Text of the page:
DHS attempts most ambitious Microsoft digital assistant build yet

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DHS attempts most ambitious Microsoft digital assistant build yet

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After a steady procession of duty-specific digital assistants for both internal support and customer service over the last two years, the Department of Human Services has embarked on its most ambitious AI delivery project to date.

The department’s recently established AI Centre of Excellence is in the throes of developing a new assistant designed for use across multiple federal government platforms.

The aptly named Platform Independent Personal Assistant (PIPA) will be used to answer customer questions and personalise interactions to individual circumstances using the same Microsoft Bot Framework employed for its five existing digital assistantS.

“PIPA will be able to ask customers what they’d like to do and then help them to complete tasks, such as lodging an online claim form, or updating their income and other data,” Minister for Human Services and Digital Transformation Michael Keenan said this week.

“PIPA will also be able to personalise that support and tailor it to an individual’s circumstances and needs. For example, it will be able to translate documents into other languages, or offer plain English interpretations of correspondence sent to a customer’s online mailbox.”

Keenan said the first role being considered by the department for PIPA was an internal one: the Centrelink Express Plus mobile app.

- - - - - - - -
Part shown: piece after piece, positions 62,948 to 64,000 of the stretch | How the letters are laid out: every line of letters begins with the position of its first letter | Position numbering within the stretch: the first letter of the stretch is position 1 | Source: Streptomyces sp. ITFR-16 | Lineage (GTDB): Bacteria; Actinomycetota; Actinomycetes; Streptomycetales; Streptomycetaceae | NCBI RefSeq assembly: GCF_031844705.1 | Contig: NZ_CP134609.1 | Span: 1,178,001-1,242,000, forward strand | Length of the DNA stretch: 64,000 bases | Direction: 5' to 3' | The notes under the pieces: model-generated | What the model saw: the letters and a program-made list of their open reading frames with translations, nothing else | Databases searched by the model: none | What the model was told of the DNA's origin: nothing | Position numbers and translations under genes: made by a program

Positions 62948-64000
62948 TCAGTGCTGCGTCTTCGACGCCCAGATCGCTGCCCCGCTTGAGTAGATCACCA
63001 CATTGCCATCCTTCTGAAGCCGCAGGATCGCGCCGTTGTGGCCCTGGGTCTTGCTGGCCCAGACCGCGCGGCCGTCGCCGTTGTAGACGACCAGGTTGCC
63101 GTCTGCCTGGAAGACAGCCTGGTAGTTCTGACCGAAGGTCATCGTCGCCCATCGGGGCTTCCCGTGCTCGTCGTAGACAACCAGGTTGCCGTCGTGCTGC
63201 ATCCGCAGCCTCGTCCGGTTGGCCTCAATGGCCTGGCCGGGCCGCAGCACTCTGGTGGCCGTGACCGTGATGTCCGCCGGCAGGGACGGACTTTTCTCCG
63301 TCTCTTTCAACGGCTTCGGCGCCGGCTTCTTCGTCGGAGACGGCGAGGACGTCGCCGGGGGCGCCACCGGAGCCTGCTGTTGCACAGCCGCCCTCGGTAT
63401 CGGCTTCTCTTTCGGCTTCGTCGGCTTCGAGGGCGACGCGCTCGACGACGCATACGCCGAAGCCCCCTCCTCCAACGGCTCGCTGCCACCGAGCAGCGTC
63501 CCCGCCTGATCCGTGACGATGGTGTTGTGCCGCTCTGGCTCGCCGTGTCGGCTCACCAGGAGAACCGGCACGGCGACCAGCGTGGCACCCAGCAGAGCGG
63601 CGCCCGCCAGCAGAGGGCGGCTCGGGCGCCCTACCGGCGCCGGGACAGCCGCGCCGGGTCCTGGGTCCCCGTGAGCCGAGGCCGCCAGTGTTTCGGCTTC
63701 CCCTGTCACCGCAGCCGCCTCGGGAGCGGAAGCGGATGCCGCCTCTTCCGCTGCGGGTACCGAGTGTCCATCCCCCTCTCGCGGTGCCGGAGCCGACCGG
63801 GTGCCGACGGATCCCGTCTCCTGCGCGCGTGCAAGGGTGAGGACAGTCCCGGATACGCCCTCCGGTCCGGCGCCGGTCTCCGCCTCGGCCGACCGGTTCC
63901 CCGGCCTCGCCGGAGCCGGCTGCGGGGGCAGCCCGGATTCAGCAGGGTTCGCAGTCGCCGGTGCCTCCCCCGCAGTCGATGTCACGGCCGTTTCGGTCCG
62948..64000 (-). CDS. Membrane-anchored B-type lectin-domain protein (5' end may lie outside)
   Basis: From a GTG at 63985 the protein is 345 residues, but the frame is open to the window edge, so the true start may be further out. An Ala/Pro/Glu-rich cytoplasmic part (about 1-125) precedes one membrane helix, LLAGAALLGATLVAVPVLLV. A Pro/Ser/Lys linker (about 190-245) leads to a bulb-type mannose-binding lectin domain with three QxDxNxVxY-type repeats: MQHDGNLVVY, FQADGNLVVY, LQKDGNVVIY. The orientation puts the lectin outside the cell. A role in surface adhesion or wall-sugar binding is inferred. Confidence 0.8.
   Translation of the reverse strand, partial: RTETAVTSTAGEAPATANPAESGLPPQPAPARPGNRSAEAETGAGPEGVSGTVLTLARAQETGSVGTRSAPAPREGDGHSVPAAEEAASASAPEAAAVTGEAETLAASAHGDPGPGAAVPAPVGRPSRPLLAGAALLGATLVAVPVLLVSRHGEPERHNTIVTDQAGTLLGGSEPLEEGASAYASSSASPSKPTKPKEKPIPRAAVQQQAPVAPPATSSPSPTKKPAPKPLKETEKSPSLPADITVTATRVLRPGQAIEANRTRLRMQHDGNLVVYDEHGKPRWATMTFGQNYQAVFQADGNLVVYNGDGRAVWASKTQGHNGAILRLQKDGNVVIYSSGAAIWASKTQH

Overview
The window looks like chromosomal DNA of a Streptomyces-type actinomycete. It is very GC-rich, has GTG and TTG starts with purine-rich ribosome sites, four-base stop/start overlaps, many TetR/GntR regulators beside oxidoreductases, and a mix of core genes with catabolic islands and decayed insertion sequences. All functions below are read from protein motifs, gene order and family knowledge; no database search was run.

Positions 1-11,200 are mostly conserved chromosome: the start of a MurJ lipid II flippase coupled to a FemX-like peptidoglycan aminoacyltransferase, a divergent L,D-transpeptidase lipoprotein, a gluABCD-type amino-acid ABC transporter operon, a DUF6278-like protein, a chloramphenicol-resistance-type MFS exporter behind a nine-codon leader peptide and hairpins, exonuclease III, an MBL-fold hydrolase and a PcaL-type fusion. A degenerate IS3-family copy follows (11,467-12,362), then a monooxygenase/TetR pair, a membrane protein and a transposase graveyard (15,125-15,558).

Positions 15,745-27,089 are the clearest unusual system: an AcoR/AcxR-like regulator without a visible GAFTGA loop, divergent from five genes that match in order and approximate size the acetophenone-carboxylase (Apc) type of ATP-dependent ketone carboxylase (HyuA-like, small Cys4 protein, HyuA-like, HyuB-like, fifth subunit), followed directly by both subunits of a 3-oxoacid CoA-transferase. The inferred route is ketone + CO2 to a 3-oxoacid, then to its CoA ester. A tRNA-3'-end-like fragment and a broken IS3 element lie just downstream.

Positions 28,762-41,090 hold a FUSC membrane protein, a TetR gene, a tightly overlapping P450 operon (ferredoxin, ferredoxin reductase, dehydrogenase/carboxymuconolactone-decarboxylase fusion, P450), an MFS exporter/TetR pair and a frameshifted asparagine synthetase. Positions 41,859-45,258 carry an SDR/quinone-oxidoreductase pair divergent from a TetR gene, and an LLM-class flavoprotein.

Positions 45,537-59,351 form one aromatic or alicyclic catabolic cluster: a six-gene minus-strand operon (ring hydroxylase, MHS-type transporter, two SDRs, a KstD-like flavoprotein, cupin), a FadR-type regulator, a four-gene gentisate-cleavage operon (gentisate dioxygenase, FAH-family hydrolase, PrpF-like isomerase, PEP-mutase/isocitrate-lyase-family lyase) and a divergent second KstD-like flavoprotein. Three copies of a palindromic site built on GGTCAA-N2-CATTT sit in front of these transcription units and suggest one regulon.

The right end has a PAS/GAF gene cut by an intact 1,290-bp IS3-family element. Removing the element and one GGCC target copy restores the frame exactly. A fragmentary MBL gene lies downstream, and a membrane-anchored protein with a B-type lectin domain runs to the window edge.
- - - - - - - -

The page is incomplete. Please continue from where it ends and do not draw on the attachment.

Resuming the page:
But the intention is for PIPA to be deployed more widely across government, though a DHS spokesperson said this would be decided by the “outcome of further testing and user demand”.

“The assistant is designed for use across multiple platforms such as third party messaging platforms, as a standalone web app or phone app, as part of personal assistant ecosystems (like Alexa or Google home), or embedded in other approved government websites,” the spokesperson told iTnews.

The spokesperson said PIPA would use the “Microsoft Bot Framework, Microsoft Natural language translation, Bing Search, Microsoft Translation service, and Microsoft text to speech”.

The department’s work around virtual assistance began in 2016 with its internal digital assistant dubbed ‘Roxy’ to answer complex questions around claims, before moving to improving the customer experience across its range of online services.

More recently it released a dedicated myGov assistant, dubbed ‘Charles’, to provide instant answers to common customer enquiries about the government services platform.

“Our customer facing assistants have helped to answer more than 2.3 million questions, reducing the need for people to have to pick up a phone or come into a service centre for help,” Keenan said.

PIPA is expected to be ready for public release before the end of 2019.

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